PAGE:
Here's how I do it, using mostly what I have on hand somewhere in the house. I say somewhere, because it's fun to pull things together that you normally don't use.

1. The bare table - mine is a rescue from the trash,
A very heavy iron table with beautiful scroll legs -

The top is beautifully rusted, but it has a big hole, so a glass top was added


I have set the table for thousands. That's because I was an event designer for many, many years. I love to entertain at home, even after all those years of making parties for other people. I have a good collection of everything to work with.
This year our Thanksgiving gathering is small, so we are eating in the kitchen, and I'm setting the table for four.

2. Choose your tablecloth -I chose a Lee Joffa fabric memo


I have a good collection of linens, tablecloths and placemats, but I wanted to use something different. I collect fabric remnants. Even before I worked at perch., I would ask interior design shops if they were getting rid of any of their fabric memos (a memo is a sample), and often they would give me a bagful. So ask your local shops. They're useful for many things, including an oversize place mat that everyone shares.

3. Choose your largest element and place it first-
in this case it's the antler used as a centerpiece



I love fresh cut flowers as well as anyone. But I also like to use non floral objects as a centerpiece. In this case Thanksgiving calls to mind the pilgrims hunting and gathering, so I'm using this huge metal antler I have. The organic shape also looks like a branch.

I gather all my elements in one place. For this table I have chosen animal motif china, white ceramic Italian chargers, brown napkins, vintage flatware and glasses, some faux pumpkins, feathers, and some little animals.

4. Gather all your elements in one staging area

The next thing to go on the table are the white chargers. I like how they pop on the orange color of the table mat. If you don't have chargers you can use your largest plate, usually the dinner plate, used as an underplate.

5. Place an underplate for each person -
you can use a charger or your largest size dinner plate

I'm using the point of the mat as a reference for each person's setting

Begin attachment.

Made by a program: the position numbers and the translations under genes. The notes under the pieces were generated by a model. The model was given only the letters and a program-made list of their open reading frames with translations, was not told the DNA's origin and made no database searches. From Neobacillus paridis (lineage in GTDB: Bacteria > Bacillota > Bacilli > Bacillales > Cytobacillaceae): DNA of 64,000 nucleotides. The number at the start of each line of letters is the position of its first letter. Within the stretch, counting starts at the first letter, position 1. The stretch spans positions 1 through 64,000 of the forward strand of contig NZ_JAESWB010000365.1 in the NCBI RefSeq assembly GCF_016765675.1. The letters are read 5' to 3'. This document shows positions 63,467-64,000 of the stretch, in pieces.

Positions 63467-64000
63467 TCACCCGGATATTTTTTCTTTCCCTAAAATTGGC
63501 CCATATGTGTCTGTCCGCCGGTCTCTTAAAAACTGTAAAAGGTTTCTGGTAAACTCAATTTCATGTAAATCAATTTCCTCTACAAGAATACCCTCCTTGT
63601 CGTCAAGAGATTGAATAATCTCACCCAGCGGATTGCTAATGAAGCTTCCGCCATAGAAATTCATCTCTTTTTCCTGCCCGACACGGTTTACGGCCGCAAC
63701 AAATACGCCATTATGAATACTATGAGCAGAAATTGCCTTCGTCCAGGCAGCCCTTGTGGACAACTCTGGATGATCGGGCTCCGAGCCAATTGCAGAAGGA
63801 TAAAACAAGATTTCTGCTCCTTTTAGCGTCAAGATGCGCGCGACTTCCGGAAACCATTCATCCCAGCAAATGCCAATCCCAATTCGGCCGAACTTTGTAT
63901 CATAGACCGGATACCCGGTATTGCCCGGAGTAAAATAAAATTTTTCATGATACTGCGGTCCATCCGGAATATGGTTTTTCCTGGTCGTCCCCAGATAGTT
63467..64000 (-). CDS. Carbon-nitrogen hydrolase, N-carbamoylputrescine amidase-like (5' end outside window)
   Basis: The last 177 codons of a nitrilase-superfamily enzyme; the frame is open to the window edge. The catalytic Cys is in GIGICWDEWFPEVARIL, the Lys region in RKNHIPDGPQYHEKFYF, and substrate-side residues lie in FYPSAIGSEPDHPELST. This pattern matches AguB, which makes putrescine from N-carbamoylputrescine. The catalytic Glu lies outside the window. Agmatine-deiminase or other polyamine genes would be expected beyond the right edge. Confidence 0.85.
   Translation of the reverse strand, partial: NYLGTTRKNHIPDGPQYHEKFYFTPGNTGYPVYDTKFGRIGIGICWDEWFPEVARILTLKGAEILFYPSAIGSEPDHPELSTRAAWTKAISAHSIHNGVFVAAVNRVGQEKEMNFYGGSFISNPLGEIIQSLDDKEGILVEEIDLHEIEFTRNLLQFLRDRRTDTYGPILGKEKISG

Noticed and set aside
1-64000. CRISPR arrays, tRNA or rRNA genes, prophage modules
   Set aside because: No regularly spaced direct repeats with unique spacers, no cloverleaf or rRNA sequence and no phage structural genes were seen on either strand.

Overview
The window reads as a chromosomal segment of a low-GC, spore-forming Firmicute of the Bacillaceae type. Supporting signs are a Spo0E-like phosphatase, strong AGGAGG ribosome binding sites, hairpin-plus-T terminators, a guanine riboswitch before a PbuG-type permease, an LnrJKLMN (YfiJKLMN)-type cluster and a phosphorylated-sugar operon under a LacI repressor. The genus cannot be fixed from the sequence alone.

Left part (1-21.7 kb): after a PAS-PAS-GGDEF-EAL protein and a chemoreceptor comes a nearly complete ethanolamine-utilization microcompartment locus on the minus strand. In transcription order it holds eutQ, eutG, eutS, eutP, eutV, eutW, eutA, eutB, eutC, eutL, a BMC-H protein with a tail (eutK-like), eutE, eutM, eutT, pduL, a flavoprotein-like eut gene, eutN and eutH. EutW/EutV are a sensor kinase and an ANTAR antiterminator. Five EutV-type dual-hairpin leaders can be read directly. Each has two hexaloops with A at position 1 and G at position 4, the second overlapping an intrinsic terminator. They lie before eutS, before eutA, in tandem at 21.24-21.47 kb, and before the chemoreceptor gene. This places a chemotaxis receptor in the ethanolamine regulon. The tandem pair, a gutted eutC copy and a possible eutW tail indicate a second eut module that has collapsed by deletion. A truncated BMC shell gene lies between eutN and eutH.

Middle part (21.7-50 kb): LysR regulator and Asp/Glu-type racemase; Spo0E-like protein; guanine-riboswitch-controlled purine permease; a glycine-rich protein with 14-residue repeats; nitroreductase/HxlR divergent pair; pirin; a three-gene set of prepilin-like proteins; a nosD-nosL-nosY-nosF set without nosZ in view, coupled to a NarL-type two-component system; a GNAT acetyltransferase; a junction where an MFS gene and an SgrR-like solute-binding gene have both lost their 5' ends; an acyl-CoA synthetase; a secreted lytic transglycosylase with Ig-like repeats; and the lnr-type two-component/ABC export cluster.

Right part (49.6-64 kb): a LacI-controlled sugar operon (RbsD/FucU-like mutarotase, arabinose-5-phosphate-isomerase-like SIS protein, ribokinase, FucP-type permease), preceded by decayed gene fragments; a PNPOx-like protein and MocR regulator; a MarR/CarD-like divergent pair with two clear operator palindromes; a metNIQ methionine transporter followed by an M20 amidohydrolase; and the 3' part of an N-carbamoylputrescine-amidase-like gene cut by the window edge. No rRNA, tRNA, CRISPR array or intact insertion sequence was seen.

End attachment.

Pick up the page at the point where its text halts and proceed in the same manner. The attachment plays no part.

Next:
The dinner plate goes on top of the charger. If you are using a dinner plate as an underplate, use the next size smaller plate, usually a luncheon or salad plate on top of this. You can mix and match patterns and colors, or you can use the same pattern for everything. It just depends on what you have to use. I have at least three different sets of plates I use as the season dictates. I love the black and white animal print for Fall.

6. Place the dinner plate on top of the charger


Glassware is next. I am just using one glass per person because the table is small. It's a tall vintage glass, that's all purpose. Any beverage will look fantastic in this glass. If you have room on your table you can use two wine glasses (only if your are serving two different wines, otherwise one will do), and a water glass.

7. Add the glasses


After the glasses comes the flatware. I use one set of flatware for everything, everyday, including holidays and dinner parties. It's vintage, nearly 100 year old silverplate.


I know there are rules about on which side of the plate the silverware is supposed to go, but I place mine where I think it looks visually pleasing. I generally place the fork tines down, an old European custom. Like a knife edge facing in, fork tines place down are considered a sign of hospitality. To place them otherwise signified a threatening gesture.


How did your parents teach to place the silverware?

8. Place the silverware and the napkin


Now for the napkin. Use cloth. I chose a dark brown linen napkin. I tied it with some black and white gross grain ribbon. No big bow, no big pouffe. I turned the tied ribbon side down to show a wide band of the ribbon. I tucked in a short peacock feather for fun, and color. I place the napkin on the side of the plate without silverware. You could place it on the plate, but these plates are so pretty, I like them to be seen. Just don't tuck the napkin into a glass.


I decided to add a vertical element. Usually I add a small bouquet of flowers. But for this Thanksgiving table I am using a bouquet of Turkey feathers in an earthenware pot.



9. Add a vertical element if your centerpiece is already low -
A centerpiece can have many elements at different heights, including candles


I'm still adding to the centerpiece, this time a little whimsy. I found these three little animals and tucked a faux autumn leaf in each one of their collars. I'll probably add votive candles on Thanksgiving because we are dining at 4 P.M.


Okay I can't resist putting something on the plate! Oh yeah I have those faux mini pumkins!
Just the right finishing touch! I'll write each person's name on them as a place card.

10. Add your finishing touches

The empty staging area, is a bakers rack I now use as a serving area. I found another fabric remnant, a crazy cute print with Frieda Kahlo on it, and lots of critters and leaves and color. She kind of looks like Pocahontas. I fold it to make a little mat.


I use white ironstone platters and bowls, and oversize silverplate serving utensils.

While we are all preparing dinner today and tomorrow, and setting our tables, and sharing dinner with loved ones, let's remember one another and be thankful for the excellent company we keep with each other via our blogs, letters, and comments.
I will certainly drink a toast to all of you, and say a little prayer of thanksgiving for having you all in my life.